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Sunday, January 13, 2019

Report of 13 Jan 2019

Good afternoon!

A bit of a funk today - might be the greyness outside.  It's cloudy and not sunny; this might be doing me in. 

The Banyan is fine.  I started working at a different hospital, thus have to be efficient with my time at the B in order to get to my other responsibilities.  Chennai traffic is like NY traffic; I imagine any big city has this mess.  Thus, I spend a lot of time on the roads. 

Kovalam was good.  We had a team of students from Rutgers visiting us last week and it is always good fun to speak to this crowd: they are intelligent, opinionated, fun and curious.  Our Tamil-speaking colleagues were also present at the interaction, and that was good: they always have a lot of very pertinent input.  We were happy to flaunt the joy of the B.

Adaikalam was also fine.  One of the patients at our Medical Care Unit (MCU) is unfortunately being hassled by 2 others there.  This patient, Ms. X, is usually a quiet, fun person and she is frankly scared of the obscenities being hurled at her by the others; naturally.  There has even been a suggestion of moving her to a different dorm and our CEO, thankfully, vetoed it; he stated that all have to coexist, that the MCU is not any one person's home to dictate who enters and who does not.  I coaxed Ms. X to use the restroom at the MCU one day, instead of going to a different one at some distance, offering to accompany her through the gauntlet of verbal abuse; unfortunately, the abuse did continue and Ms. X ended up being very angry with me.  Poor lady.  I had not understood the psyche of the abusers or exactly why quiet and fun Ms. X riled up the opposition. 

We went to a Russian dance festival, to see a visiting troupe dance.  I simply love seeing dances of other countries and cultures.  The folk dances were nice, but then the troupe ended up doing some hip hop sorts of things and those were not good at all.  I have seen excellent hip hop - both in the U.S. and here - and this was not it.  Scott and I left before the end.  Yesterday, we went to see the tabla maestro, Zakir Hussain, in concert and enjoyed it.  We left before that one ended, too, to beat the traffic.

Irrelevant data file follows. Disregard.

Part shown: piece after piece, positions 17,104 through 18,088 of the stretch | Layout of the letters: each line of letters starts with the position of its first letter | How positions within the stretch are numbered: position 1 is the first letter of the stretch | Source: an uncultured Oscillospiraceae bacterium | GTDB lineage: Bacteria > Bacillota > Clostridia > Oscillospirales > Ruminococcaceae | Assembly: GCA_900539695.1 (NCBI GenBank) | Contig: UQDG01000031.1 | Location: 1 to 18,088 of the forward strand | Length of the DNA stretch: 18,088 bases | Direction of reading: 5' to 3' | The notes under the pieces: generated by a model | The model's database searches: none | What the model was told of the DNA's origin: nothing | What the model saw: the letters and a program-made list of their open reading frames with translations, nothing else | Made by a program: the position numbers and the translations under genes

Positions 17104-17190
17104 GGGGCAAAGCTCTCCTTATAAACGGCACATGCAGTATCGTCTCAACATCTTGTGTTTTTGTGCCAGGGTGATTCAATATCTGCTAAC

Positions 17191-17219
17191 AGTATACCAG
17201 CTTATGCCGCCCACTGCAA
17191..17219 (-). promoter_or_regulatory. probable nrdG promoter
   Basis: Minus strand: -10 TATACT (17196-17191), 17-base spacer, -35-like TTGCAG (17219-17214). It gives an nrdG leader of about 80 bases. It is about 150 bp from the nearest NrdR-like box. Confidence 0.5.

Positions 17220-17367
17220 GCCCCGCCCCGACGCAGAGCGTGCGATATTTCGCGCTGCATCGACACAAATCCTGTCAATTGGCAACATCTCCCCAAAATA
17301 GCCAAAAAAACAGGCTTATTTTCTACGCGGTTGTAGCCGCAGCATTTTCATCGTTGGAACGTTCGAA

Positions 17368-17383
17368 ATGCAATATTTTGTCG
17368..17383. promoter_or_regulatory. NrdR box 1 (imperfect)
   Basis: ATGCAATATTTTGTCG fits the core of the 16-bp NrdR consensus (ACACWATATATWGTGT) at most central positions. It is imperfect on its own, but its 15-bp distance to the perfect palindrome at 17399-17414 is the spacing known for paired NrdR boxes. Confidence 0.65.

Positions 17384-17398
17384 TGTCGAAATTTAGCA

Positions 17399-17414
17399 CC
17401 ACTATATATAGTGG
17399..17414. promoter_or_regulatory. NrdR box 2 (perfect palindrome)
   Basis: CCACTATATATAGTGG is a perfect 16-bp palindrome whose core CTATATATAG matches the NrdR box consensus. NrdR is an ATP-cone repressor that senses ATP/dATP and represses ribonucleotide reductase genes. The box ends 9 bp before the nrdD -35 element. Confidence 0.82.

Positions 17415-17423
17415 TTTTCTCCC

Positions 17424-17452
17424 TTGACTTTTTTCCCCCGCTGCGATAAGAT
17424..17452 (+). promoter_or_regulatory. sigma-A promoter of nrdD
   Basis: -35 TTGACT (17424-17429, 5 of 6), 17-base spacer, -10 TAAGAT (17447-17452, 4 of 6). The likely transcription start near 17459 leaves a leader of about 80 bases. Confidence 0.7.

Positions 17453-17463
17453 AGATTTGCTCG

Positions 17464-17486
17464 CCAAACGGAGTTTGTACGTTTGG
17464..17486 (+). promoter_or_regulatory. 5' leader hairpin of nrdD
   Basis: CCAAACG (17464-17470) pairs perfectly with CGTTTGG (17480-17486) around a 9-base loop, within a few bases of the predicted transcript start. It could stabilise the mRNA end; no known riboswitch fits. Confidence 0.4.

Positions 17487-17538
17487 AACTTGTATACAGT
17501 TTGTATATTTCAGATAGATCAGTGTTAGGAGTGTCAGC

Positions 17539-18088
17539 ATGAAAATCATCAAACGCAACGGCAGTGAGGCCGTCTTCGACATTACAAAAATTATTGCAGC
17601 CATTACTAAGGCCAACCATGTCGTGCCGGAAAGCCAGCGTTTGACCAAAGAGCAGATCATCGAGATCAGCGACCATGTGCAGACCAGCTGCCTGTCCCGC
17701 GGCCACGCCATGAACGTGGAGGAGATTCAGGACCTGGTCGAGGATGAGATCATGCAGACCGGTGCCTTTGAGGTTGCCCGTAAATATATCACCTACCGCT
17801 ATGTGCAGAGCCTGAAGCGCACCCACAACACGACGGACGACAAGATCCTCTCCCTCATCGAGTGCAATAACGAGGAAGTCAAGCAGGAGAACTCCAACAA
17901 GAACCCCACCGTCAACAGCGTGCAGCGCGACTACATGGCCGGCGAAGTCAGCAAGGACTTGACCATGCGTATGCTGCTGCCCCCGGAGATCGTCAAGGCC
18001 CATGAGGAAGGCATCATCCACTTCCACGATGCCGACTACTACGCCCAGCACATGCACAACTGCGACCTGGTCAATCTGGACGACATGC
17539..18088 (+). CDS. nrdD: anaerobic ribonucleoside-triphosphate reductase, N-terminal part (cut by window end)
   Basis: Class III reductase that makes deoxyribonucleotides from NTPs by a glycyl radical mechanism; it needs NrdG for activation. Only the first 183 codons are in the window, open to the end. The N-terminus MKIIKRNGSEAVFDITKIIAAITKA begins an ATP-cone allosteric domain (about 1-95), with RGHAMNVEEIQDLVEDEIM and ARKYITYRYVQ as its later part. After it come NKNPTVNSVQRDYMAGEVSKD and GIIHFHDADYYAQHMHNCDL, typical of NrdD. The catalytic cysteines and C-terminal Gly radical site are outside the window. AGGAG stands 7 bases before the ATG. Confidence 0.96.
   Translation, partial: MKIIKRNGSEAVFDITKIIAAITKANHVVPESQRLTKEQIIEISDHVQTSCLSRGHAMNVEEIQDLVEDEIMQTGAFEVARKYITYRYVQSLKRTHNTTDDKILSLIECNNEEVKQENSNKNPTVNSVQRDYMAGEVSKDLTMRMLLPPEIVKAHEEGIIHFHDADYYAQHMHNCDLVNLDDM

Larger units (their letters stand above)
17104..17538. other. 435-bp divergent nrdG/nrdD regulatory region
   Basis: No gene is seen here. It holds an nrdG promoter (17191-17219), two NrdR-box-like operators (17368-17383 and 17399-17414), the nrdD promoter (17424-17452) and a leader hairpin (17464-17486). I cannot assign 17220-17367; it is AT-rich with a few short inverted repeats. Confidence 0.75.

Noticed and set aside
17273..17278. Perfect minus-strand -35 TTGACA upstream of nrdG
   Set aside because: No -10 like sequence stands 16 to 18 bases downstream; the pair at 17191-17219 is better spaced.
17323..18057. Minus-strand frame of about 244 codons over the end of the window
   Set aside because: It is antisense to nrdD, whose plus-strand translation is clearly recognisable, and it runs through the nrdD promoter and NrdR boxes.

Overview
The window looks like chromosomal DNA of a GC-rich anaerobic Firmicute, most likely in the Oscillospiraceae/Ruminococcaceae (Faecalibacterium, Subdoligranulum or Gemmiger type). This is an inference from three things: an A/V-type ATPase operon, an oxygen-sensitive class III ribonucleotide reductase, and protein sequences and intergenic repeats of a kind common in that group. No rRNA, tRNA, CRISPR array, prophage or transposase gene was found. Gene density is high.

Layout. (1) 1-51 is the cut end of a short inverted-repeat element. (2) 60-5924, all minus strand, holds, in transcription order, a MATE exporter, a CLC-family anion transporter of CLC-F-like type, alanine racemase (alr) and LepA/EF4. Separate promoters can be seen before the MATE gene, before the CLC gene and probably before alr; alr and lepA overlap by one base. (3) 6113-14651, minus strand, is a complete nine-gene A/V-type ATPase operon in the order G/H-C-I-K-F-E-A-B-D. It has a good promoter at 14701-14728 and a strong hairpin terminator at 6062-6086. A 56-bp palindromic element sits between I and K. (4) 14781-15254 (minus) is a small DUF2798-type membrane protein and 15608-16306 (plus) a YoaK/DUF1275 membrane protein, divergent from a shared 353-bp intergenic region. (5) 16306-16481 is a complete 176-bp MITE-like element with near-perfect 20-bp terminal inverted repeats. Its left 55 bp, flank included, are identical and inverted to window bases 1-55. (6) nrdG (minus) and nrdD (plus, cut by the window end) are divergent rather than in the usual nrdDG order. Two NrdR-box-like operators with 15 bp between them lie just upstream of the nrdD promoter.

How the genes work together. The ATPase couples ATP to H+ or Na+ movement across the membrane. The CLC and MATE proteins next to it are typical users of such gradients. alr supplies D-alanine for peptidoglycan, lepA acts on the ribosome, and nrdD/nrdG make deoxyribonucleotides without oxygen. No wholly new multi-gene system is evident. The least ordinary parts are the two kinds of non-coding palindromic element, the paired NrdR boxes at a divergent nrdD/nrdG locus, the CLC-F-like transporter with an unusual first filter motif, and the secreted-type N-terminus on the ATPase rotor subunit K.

Yesterday, my brother and family, and my visiting sister and brother-in-law, came for breakfast.  That was grand fun.  I enjoy cooking, per se, and breakfast is a meal that I particularly enjoy making.  I get a bit zealously creative with recipes - sprout salad, meat dishes, etc. - and went to town.  Thankfully, much of the food got eaten and we packed off several leftovers with my brother's family.  My young niece, Ahana, was the only one of her generation present and tolerated us.  It was a very fun morning and I will always appreciate being on good terms with the family.  I spoke to my Dad just now and he was in the middle of a nap while waiting for my sister and brother-in-law; I asked if he wanted to return to sleep and he said yes.  So we ended the call. 

We hung out with the boys this morning and that was so fine.  Candor and chatter and laughter.  And much love across the waves.  It was nice. 

May you have much love, too.

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Sunday, January 06, 2019

Report of 6 Jan 2019

Good evening from the Bay sighting!

We are in the living room with our respective laptops.  The evening is turning to night, the sea and sky are not very distinct any more.